Theoretical and Applied Genetics

, Volume 132, Issue 2, pp 431–441 | Cite as

Loci and candidate genes in soybean that confer resistance to Fusarium graminearum

  • Chanjuan Zhang
  • Xue Zhao
  • Yingfan Qu
  • Weili Teng
  • Lijuan Qiu
  • Hongkun Zheng
  • Zhenhua WangEmail author
  • Yingpeng HanEmail author
  • Wenbin Li
Original Article


Key message

Association analysis techniques were used to identify and verify twelve single nucleotide polymorphisms (SNPs) associated with Fusarium graminearum resistance. Two novel candidate genes were obtained.


Fusarium graminearum causes seed and root rot and seedling damping-off of soybean, leading to severe yield loss. Presently, the genetic basis of resistance to F. graminearum is elucidated in only four soybean accessions, which is not sufficient for resistance improvement. The objective of the present study was to identify the genome-wide genetic architecture of resistance to F. graminearum in landraces and cultivated soybeans based on a growth room evaluation. The resistance levels of 314 diverse accessions were tested, and 22,888 single nucleotide polymorphisms (SNPs) with a minor allele frequency of > 0.05 were developed using the specific-locus amplified fragment sequencing (SLAF-seq) approach. Twelve SNPs were identified as associated with F. graminearum resistance, and these SNPs were located at 12 genomic regions on eight chromosomes (Chr.) and could explain 5.53–14.71% of the observed phenotypic variation. One SNP, rs9479021, located on Chr.6, overlapped with qRfg_Gm06, the known QTL for resistance to F. graminearum. The other SNPs were novel and associated with resistance to F. graminearum. Nine novel candidate genes were predicted to contribute to resistance to F. graminearum according to the haplotype and transcript abundance analysis of the candidate genes. The identified markers and resistant cultivars are valuable for the improvement of resistance to F. graminearum.



This study was conducted in the Key Laboratory of Soybean Biology of the Chinese Education Ministry, Soybean Research & Development Center (CARS), and the Key Laboratory of Northeastern Soybean Biology and Breeding/Genetics of the Chinese Agriculture Ministry and was financially supported by the Chinese National Natural Science Foundation (31671717, 31471517), National Key R & D Project for Crop Breeding (2016YFD0100304), the National Supporting Project (2014BAD22B01), the Youth Leading Talent Project of the Ministry of Science and Technology in China (2015RA228), the National Ten-thousand Talents Program, Heilongjiang Provincial Project (GX17B002, JC2018007, C2018016), the ‘Academic Backbone’ Project of Northeast Agricultural University (15XG04, 17XG22), Postdoctoral Fund in Heilongjiang Province (LBH-Z15017, LBH-Q17015), and the ‘Youth Innovation Talent’ Project of the general undergraduate universities in Heilongjiang province (UNPYSCT-2016145).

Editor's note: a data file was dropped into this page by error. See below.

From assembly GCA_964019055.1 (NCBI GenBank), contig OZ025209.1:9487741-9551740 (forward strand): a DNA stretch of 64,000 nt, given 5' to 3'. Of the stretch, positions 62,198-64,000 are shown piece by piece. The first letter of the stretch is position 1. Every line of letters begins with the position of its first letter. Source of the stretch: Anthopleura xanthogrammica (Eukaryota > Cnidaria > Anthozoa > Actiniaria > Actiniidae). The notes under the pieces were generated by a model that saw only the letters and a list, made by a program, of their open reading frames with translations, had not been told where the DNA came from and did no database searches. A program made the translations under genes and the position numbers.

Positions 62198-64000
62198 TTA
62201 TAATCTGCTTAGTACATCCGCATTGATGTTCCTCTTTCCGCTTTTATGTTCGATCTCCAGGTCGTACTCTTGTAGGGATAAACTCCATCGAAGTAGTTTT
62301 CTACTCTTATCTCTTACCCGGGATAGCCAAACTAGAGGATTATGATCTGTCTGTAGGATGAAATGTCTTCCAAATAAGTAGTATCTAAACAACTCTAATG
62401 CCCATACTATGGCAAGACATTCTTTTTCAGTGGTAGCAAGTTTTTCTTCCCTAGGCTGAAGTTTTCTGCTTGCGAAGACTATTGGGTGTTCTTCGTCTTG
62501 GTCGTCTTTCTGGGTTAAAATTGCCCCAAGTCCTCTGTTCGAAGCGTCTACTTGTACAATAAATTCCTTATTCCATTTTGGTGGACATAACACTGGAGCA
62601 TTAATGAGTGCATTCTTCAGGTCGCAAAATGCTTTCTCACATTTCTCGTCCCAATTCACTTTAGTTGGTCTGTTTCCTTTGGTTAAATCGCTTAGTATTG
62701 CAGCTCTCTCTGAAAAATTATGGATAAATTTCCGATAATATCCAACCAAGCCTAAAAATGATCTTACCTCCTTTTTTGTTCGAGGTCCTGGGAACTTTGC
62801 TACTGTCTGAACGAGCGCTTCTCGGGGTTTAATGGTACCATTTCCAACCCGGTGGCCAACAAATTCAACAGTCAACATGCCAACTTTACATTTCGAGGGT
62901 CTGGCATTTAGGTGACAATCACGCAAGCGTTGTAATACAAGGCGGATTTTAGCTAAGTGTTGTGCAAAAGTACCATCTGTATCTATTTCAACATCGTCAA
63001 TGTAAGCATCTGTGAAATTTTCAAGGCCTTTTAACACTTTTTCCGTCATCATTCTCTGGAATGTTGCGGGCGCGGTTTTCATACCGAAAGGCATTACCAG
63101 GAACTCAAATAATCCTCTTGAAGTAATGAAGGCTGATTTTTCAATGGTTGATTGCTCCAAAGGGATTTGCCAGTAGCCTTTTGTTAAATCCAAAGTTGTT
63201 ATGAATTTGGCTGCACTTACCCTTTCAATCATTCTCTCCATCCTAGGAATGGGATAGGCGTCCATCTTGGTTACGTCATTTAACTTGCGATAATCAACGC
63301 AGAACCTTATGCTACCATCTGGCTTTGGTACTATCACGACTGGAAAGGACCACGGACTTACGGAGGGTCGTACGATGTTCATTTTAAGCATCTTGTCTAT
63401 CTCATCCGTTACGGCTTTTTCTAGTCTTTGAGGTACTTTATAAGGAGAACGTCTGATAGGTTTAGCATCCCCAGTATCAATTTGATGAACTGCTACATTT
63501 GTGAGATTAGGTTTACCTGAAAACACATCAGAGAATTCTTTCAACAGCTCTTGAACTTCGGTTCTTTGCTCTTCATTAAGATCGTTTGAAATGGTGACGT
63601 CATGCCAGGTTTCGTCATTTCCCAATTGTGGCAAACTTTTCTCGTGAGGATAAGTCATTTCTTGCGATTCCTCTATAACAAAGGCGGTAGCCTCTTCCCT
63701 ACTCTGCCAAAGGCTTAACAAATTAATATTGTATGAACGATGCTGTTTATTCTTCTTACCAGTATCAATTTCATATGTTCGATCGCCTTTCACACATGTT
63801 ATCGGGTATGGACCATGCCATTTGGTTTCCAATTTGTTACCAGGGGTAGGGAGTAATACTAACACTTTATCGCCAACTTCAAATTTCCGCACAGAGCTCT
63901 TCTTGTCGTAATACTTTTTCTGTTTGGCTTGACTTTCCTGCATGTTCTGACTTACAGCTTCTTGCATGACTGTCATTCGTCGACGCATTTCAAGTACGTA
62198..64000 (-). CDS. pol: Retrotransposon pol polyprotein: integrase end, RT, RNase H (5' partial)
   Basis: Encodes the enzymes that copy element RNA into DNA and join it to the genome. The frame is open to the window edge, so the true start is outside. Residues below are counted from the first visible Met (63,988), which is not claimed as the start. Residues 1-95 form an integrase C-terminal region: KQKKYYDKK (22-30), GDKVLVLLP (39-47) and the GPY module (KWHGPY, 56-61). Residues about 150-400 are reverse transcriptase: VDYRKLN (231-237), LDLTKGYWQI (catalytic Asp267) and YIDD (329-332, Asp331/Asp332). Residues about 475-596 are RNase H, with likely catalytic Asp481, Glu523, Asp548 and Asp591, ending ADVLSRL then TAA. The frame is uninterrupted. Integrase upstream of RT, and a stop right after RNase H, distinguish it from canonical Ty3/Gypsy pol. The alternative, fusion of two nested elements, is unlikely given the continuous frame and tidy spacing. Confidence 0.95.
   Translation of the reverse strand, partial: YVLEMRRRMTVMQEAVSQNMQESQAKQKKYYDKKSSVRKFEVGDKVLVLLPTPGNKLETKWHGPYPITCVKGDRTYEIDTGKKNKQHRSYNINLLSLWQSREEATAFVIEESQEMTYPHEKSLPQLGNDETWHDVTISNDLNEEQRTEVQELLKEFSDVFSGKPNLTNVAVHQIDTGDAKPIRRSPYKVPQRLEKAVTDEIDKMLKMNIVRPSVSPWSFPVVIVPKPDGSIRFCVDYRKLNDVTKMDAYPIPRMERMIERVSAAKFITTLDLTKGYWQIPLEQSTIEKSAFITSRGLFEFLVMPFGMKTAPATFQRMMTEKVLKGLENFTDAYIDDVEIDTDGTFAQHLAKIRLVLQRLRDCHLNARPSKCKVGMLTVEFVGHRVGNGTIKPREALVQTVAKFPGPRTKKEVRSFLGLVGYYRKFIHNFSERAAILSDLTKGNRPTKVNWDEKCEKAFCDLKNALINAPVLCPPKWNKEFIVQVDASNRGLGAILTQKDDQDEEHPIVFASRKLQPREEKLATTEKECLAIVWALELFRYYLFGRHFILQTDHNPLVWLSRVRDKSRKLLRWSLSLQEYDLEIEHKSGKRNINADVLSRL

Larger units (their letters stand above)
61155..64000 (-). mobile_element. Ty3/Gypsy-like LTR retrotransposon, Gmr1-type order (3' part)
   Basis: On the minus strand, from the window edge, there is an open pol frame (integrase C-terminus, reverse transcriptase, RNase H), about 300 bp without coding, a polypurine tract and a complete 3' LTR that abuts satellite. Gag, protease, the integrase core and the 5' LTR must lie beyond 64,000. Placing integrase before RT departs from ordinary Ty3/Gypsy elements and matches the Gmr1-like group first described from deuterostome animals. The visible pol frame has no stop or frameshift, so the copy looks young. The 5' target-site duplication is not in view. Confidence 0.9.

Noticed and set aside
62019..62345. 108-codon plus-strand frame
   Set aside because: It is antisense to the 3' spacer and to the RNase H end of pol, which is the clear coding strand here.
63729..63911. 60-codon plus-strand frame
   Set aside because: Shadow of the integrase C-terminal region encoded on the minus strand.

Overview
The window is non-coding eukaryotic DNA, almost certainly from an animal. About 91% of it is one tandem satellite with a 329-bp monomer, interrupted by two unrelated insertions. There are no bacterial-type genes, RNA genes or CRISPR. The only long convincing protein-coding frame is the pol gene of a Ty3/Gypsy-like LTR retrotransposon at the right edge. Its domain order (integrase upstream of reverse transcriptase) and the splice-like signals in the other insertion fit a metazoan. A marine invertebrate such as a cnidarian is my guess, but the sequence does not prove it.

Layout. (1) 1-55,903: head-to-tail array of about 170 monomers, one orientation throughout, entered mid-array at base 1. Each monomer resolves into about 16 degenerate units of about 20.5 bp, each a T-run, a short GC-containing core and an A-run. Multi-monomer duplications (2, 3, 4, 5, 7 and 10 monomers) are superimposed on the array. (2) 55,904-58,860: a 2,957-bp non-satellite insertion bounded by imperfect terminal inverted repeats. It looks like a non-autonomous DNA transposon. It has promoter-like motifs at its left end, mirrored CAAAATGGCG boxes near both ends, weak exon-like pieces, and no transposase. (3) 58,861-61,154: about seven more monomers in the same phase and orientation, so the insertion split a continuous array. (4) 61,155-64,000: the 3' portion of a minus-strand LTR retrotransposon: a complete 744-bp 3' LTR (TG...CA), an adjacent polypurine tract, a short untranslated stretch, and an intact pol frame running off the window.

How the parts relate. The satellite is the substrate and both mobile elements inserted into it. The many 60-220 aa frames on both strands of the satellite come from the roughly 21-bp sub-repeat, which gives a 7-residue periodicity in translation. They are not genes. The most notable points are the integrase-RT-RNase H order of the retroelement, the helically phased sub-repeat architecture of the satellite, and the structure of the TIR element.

Author contribution statement

CJZ and XZ conceived the study and contributed to population development. YFQ, WLT, LJQ, and HKZ contributed to genotyping. ZHW contributed to phenotypic evaluation. YPH and WBL contributed to experimental design and writing paper. All authors contributed to and approved the final manuscript.

Compliance with ethical standards

Conflict of interest

The authors declare that they have no conflict of interest.

Ethical standards

The authors have adhered to the ethical responsibilities outlined by Theoretical and Applied Genetics.

Supplementary material

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Copyright information

© Springer-Verlag GmbH Germany, part of Springer Nature 2018

Authors and Affiliations

  1. 1.Key Laboratory of Soybean Biology in Chinese Ministry of Education (Key Laboratory of Soybean Biology and Breeding/Genetics of Chinese Agriculture Ministry)Northeast Agricultural UniversityHarbinChina
  2. 2.Institute of Crop Science, National Key Facility for Crop Gene Resources and Genetic Improvement (NFCRI)Chinese Academy of Agricultural SciencesBeijingChina
  3. 3.Bioinformatics DivisionBiomarker Technologies CorporationBeijingChina

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